One more thing, I want to offer a caveat that must be understood – what is NOT at stake. At no time should you read that I have anything less than the highest respect for the godliness of the original author of the article I am reviewing. Dr. John Piper is a mature and knowledgeable brother is Christ. He has offered, both in writing and in speaking, many an encouraging word to the beloved bride of Christ. Mine is a deep academic debate about theological foundation, not a personal attack. I do not make it lightly, because the time spent on this “classic apology” for the literalist position is not a slight thing.
My simple point is this: if the evangelical community adopts wholesale the position of covenant understanding contained in the original article, it will give up a literal view of the text of Scripture, and join the ranks of allegorical interpreters. That is my central issue. What follows is my response (in red) to John Piper’s article (in red, bold type my addition) on Israel and the Arabs in land conflict.
“Do Jews Have a Divine Right in the Promised Land?
April 17, 2002 | by John Piper | Topic: Middle East
Piper: How should Bible-believing Christians align themselves in the Jewish-Palestinian conflict? There are Biblical reasons for treating both sides with compassionate public justice in the same way that disputes should be settled between nations generally. In other words, the Bible does not teach us to be partial to Israel or to the Palestinians because either has a special divine status.”
First, I am not sure that we should “align ourselves” in this conflict (per se) – beyond the author’s second sentence – “compassionate justice”. Though I clearly disagree with the author’s covenantal views (as you shall see), I don’t think God’s special place for Israel’s future requires me to accept bad behavior from those civil leaders the present Jewish state. Modern Israelis don’t accept their behavior without question. When Israel is wrong nationally in some policy, we should freely say so – with two qualifiers. First, like the wrongs committed by our own US soldiers in Iraq, we must have some understanding of the nature of conflict when surrounded by hostile parties. Failure to take that into account is second guessing from the cheap seats of comfort those who are up to their neck in real and perceived dangers. That should inform our criticisms.
Second, we as believers must bear in mind that a significant portion of the pain that Jewish people have experienced in Western history has been because of the church – not in spite of it. When those who wore our church costumes and held our banners freely hurt Jewish people in example after historical example, the church moved from being a bystander to a participant in historical Jewish suffering. (For those who think I refer to Catholicism, listen to the counsel in “Concerning the Jews and Their Lies” by Martin Luther for perspective). That does not stop us from speaking about wrongs committed – but it should inform our sensitivity and cause us to be careful in our deportment. At the same time – wrong is wrong whether committed by Israel, or by anyone else.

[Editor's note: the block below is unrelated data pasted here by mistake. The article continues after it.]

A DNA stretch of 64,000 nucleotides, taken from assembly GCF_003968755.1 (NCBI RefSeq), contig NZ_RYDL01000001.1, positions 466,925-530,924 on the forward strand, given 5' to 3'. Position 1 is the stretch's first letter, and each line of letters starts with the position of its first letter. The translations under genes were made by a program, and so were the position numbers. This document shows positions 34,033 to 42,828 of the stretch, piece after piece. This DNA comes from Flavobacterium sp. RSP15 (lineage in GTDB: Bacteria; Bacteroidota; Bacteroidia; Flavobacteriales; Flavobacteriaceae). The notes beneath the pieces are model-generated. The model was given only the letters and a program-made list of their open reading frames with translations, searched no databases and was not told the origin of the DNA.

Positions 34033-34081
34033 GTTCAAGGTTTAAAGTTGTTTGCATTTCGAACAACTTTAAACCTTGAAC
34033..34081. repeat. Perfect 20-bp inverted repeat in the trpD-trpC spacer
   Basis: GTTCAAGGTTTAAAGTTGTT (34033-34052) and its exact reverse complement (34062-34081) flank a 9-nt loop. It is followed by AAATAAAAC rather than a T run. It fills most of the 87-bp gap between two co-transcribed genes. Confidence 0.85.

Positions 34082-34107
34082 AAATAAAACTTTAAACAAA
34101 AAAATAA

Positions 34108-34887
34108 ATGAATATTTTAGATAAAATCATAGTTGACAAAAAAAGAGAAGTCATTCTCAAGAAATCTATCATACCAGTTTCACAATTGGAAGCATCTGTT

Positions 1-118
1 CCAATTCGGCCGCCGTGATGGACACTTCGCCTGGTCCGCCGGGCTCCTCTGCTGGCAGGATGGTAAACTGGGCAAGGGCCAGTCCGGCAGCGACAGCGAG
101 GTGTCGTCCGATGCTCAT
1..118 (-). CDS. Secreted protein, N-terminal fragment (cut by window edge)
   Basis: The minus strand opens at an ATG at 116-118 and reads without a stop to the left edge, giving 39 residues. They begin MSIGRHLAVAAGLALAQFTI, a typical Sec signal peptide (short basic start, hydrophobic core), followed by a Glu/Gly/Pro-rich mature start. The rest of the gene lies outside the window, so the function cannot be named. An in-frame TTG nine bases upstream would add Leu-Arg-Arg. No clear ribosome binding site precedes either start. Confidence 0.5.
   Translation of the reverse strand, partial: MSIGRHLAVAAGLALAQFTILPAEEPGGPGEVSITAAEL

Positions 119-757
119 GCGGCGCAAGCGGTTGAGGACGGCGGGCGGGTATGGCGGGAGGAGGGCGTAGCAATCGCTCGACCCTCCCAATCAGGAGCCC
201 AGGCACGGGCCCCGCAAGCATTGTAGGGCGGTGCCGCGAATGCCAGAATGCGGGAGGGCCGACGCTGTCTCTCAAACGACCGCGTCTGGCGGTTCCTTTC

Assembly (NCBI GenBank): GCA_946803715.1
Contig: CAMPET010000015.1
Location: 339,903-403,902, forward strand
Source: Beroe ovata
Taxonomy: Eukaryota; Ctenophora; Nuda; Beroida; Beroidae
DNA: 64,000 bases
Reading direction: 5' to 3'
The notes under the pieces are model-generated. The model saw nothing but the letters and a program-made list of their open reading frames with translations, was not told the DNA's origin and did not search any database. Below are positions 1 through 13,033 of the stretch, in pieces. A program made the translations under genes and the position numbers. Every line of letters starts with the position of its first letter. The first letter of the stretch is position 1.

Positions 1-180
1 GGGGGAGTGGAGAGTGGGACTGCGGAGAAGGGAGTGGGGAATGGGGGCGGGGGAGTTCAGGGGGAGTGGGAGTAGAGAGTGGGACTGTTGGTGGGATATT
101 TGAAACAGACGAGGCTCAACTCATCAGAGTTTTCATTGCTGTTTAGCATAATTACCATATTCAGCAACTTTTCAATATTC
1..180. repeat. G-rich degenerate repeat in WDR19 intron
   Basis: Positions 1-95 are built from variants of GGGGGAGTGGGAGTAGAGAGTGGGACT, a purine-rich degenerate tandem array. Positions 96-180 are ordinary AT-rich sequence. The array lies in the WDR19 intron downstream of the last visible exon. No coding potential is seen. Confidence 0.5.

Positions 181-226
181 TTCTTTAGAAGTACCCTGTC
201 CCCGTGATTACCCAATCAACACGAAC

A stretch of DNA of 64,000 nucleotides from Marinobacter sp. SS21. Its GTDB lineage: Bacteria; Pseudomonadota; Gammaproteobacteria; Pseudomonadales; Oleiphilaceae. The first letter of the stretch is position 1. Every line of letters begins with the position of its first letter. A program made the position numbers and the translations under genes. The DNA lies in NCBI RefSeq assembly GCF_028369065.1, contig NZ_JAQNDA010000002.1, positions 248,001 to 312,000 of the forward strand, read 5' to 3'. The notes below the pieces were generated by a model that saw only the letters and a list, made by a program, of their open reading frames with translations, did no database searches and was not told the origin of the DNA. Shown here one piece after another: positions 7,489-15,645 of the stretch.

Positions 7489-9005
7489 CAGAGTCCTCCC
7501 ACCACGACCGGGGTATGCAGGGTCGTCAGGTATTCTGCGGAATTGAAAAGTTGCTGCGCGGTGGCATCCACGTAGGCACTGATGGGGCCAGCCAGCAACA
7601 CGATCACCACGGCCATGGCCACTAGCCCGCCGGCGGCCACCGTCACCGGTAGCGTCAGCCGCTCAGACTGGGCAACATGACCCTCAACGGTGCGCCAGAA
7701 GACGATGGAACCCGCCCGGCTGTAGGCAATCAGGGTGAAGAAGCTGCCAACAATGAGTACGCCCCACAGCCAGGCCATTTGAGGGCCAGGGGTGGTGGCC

I take particular issue with the end of the paragraph that “the Bible does not teach us to be partial to Israel”. I think the author intended to say exactly what I said in my paragraph above, but he went further than our Scriptural example. Paul looked forward to Israel’s restoration and saw them as nationally saved in the future. He honored even his lost brothers with a special honor before God (Romans 11:28) the title “beloved” used of no other national people. He looked toward the day when: “ALL ISRAEL WILL BE SAVED”. They were just as LOST at the time of the writing as modern Israel is now (and Paul personally suffered because of them), but he was still anxiously awaiting Israel’s eventual redemption – but still he honored them with words that show he saw the promise as irrevocable and special. Again, that doesn’t excuse them from misbehavior, but we should recognize that they continue to be the “apple of God’s eye” as He awaits the return of His estranged bride (still a future reality anticipated by Paul). Failure to do so is becoming the very arrogant one Paul was writing to squelch in Romans 11 – that was his argument!
Piper: “I do not deny that Israel was chosen by God from all the peoples of the world to be the focus of special blessing in the history of redemption which climaxed in Jesus Christ, the Messiah. “The LORD your God has chosen you to be a people for his treasured possession, out of all the peoples who are on the face of the earth” (Deuteronomy 7:6). Nor do I deny that God promised to Israel the presently disputed land from the time of Abraham onward. God said to Moses, “This is the land of which I swore to Abraham, to Isaac, and to Jacob, ‘I will give it to your offspring'” (Deuteronomy 34:4). But neither of these Biblical facts leads necessarily to the endorsement of present-day Israel as the rightful possessor of all the disputed land. Israel may have such a right. And she may not. But that decision is not based on divine privilege. Why?”